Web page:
This summer our Ambient Jam sessions resumed outdoors in the Albany meadow twice a week after 15 months of being online. It was both joyful and a shock. We weren’t used to it and the parameters were different – we couldn’t touch, and therefore weren’t sure how we could collaborate with our dual impaired members. The improvisations became a socially distanced choreography with masks.
We also had to put up gazebos and umbrellas to create a safe weather-shielding encampment outside. As described by the dance team, “we turned into circus riggers overnight”.
This shift to being outside and in-person again required a huge physical, practical, and emotional effort in planning, implementing, and dealing with more uncertainties than ever – including the weather! It was a leap of faith by house managers, families, members, and artists to come back together. In this intensity of making things happen safely, it is quite easy to forget the achievement and the emotions involved.
Ambient Jam artists Gill Moore and Rainer Knupp chat to Rebecca Swift about the transition into returning to in person work and what this evoked.
Gill Moore: “Glad to be able to have had the opportunity of assisting this process of returning to in person work. I think one of our members had only been to the local park during the last 18 months since lockdown, and several care staff gave the impression that this was their first ‘big’ trip out in over a year! Many of our members enjoyed the freedom to roam and explore the meadow. Realising that this was a big transition for many of our members, made it more rewarding.
Being outdoors in the meadow rather than in an enclosed space meant being a visible part of community life. Crossing a threshold from being hidden to being visible again reminded me of the past (in the late 1980s) when people with Learning disabilities who were hidden away in institutions, moved back into their local communities. Like a replay of that, we find ourselves back in this territory again but in a much smaller way. This time it was with the added nuance of us all having been isolated/hidden in different ways; all of us having to cross the threshold back into being present in the community ourselves, as well as supporting others. We all had to take a place again. We loved how we were all able to hold a space in the Albany meadow, where we all made that transition to be together.”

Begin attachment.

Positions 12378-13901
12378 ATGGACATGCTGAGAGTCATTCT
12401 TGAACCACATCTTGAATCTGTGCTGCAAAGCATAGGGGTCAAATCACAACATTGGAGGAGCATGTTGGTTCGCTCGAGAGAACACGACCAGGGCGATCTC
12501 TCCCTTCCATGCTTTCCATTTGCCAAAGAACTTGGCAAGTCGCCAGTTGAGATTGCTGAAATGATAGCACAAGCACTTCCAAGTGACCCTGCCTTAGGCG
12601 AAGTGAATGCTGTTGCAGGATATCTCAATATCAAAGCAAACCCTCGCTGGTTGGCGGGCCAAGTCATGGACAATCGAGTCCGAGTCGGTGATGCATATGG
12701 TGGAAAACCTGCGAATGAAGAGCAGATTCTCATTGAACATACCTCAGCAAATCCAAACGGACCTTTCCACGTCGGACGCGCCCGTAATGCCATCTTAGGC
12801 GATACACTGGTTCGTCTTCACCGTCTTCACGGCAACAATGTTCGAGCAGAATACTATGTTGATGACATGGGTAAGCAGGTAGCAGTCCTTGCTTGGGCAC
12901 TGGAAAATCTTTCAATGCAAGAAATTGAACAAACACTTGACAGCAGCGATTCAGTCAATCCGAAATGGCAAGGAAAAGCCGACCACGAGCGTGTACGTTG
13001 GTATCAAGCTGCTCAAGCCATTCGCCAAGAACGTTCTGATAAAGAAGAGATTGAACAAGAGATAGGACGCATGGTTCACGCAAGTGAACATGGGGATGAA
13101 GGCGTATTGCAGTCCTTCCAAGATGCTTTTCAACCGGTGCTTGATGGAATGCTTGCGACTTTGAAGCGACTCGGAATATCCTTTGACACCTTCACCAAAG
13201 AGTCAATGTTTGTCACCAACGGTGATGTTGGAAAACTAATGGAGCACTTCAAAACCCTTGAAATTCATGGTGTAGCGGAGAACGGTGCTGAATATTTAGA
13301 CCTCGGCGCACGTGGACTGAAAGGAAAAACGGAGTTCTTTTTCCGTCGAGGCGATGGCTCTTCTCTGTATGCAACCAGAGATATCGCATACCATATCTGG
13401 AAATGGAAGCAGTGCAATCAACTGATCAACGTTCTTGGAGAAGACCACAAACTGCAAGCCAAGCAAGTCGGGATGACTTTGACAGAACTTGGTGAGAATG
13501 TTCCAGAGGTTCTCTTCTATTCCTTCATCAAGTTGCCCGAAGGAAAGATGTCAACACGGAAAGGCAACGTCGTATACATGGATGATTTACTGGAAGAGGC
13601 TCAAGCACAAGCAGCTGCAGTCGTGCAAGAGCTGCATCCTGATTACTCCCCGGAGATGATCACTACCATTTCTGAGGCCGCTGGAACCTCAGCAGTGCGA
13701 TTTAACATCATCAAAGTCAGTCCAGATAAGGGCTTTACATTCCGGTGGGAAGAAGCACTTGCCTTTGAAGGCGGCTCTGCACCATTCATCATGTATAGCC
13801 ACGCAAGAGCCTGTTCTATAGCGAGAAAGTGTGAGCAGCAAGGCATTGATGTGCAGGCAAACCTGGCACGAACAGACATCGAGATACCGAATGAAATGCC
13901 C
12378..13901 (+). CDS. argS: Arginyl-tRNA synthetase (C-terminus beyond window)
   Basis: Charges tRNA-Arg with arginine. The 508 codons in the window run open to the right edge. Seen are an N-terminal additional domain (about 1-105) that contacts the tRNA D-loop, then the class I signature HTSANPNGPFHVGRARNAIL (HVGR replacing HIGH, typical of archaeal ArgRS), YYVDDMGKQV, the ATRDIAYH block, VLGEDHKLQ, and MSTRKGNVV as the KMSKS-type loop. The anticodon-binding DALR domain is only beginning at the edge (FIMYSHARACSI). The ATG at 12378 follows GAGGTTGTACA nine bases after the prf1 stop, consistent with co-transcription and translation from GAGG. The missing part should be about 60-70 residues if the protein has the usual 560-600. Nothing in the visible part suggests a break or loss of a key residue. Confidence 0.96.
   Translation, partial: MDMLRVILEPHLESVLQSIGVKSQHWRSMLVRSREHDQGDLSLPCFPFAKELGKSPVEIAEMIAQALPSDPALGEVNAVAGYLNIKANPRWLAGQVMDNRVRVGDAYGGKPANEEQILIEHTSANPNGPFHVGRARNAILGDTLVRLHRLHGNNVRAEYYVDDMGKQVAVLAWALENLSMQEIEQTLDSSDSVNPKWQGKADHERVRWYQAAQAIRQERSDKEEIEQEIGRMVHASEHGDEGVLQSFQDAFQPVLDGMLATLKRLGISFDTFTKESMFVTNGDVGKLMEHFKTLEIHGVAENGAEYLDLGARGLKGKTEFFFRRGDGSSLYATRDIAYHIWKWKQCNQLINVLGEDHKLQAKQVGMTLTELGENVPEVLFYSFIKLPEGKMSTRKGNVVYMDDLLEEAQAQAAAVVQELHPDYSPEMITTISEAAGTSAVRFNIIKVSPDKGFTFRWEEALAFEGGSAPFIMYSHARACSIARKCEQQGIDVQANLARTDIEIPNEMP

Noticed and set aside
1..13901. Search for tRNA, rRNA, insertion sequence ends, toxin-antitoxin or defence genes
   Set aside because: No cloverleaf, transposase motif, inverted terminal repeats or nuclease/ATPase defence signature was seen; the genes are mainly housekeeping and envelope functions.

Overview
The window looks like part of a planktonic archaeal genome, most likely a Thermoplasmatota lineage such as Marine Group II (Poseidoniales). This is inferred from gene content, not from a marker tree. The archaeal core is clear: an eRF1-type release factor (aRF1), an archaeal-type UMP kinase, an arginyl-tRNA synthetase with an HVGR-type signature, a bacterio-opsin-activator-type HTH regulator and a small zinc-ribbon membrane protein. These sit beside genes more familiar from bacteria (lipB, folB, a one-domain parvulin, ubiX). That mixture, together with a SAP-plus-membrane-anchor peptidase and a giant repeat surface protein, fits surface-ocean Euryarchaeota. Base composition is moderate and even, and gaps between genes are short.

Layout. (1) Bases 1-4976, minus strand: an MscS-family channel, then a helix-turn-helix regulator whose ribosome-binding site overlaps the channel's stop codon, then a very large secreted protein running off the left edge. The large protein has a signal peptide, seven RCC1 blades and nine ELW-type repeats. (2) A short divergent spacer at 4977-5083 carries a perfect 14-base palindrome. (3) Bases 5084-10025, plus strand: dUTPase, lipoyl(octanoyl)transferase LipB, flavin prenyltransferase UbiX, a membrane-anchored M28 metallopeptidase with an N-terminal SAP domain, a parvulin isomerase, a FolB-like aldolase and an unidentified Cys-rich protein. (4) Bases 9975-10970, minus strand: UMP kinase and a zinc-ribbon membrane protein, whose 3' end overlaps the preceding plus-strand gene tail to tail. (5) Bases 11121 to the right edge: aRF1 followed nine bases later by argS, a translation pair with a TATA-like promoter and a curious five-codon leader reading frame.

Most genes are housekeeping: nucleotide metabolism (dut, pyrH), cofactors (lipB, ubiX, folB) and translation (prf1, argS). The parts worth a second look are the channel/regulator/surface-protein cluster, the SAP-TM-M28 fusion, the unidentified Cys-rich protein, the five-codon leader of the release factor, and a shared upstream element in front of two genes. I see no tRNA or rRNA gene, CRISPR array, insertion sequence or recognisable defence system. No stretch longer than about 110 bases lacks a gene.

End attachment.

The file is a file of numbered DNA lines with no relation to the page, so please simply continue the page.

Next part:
Rainer Knupp: “It is unspeakable, unthinkable, about what the last year has meant – anxiety, stress and confusion and certainly also new possibilities. Am still figuring out what that means.
We all deal with the lockdown and the change back to returning to in person work in different ways.
In coming back together, how do we re-establish the place (our sense of place) and make it our home? This is what we did returning to Ambient Jam sessions outside in the Albany meadow this summer.